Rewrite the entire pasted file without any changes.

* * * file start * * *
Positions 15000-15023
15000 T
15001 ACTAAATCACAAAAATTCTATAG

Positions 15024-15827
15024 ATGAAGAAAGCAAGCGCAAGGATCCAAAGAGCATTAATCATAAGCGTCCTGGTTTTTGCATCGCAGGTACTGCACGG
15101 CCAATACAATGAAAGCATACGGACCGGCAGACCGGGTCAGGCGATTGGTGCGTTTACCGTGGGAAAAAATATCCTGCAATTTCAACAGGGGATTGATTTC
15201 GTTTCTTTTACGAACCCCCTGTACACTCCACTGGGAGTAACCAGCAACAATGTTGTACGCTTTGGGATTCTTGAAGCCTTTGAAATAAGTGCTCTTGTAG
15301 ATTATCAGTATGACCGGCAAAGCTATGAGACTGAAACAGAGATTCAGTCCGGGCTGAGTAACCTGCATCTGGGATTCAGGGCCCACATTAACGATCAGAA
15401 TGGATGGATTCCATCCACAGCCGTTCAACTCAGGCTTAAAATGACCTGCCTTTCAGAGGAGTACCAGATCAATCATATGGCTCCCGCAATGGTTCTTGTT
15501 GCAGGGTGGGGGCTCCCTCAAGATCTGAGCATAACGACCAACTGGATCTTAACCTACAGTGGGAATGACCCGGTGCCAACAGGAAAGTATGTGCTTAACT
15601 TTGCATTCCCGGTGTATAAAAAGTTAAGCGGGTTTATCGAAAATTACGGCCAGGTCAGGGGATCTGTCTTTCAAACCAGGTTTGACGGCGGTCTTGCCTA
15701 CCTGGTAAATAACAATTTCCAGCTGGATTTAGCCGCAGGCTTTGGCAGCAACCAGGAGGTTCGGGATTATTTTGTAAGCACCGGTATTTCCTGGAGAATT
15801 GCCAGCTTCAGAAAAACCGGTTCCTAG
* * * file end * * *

Positions 15000-15023
15000 T
15001 ACTAAATCACAAAAATTCTATAG

Positions 15024-15827
15024 ATGAAGAAAGCAAGCGCAAGGATCCAAAGAGCATTAATCATAAGCGTCCTGGTTTTTGCATCGCAGGTACTGCACGG
15101 CCAATACAATGAAAGCATACGGACCGGCAGACCGGGTCAGGCGATTGGTGCGTTTACCGTGGGAAAAAATATCCTGCAATTTCAACAGGGGATTGATTTC
15201 GTTTCTTTTACGAACCCCCTGTACACTCCACTGGGAGTAACCAGCAACAATGTTGTACGCTTTGGGATTCTTGAAGCCTTTGAAATAAGTGCTCTTGTAG
15301 ATTATCAGTATGACCGGCAAAGCTATGAGACTGAAACAGAGATTCAGTCCGGGCTGAGTAACCTGCATCTGGGATTCAGGGCCCACATTAACGATCAGAA
15401 TGGATGGATTCCATCCACAGCCGTTCAACTCAGGCTTAAAATGACCTGCCTTTCAGAGGAGTACCAGATCAATCATATGGCTCCCGCAATGGTTCTTGTT
15501 GCAGGGTGGGGGCTCCCTCAAGATCTGAGCATAACGACCAACTGGATCTTAACCTACAGTGGGAATGACCCGGTGCCAACAGGAAAGTATGTGCTTAACT
15601 TTGCATTCCCGGTGTATAAAAAGTTAAGCGGGTTTATCGAAAATTACGGCCAGGTCAGGGGATCTGTCTTTCAAACCAGGTTTGACGGCGGTCTTGCCTA
15701 CCTGGTAAATAACAATTTCCAGCTGGATTTAGCCGCAGGCTTTGGCAGCAACCAGGAGGTTCGGGATTATTTTGTAAGCACCGGTATTTCCTGGAGAATT
15801 GCCAGCTTCAGAAAAACCGGTTCCTAG